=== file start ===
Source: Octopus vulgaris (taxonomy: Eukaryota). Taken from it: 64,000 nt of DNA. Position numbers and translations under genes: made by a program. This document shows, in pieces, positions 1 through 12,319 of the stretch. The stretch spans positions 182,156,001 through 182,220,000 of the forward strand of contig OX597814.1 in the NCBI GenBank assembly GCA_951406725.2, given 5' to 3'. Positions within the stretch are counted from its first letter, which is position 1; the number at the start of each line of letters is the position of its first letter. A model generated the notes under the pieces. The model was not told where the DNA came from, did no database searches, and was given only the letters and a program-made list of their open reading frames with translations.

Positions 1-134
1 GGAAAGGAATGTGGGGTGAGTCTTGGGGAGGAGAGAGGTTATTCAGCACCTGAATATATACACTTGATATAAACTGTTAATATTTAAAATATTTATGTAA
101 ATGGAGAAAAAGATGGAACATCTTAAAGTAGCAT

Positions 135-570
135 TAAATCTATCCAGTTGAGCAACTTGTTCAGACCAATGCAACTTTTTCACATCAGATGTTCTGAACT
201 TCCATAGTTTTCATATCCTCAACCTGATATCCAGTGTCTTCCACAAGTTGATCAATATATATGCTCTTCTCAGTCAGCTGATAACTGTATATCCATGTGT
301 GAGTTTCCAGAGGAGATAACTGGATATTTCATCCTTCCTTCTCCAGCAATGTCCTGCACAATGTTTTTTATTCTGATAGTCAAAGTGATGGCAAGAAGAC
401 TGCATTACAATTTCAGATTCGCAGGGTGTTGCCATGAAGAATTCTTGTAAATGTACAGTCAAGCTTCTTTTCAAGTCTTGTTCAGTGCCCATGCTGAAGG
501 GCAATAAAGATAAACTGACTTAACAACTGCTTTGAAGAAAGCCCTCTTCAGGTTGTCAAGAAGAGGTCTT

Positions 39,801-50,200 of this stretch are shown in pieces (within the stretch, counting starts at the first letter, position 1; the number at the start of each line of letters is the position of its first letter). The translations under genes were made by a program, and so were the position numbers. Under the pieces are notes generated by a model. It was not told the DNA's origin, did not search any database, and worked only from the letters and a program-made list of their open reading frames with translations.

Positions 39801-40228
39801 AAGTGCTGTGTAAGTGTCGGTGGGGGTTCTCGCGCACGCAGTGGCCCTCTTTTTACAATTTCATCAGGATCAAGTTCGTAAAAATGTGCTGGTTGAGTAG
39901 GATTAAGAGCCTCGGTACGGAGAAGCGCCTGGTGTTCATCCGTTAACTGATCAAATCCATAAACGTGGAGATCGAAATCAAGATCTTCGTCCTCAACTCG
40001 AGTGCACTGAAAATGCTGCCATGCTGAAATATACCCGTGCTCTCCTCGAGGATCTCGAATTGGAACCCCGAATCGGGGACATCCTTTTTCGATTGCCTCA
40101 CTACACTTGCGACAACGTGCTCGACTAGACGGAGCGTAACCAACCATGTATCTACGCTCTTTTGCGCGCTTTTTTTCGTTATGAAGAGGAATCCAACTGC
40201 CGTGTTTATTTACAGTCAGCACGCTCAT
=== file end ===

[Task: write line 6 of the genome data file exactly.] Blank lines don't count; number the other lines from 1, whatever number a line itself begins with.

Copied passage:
135 TAAATCTATCCAGTTGAGCAACTTGTTCAGACCAATGCAACTTTTTCACATCAGATGTTCTGAACT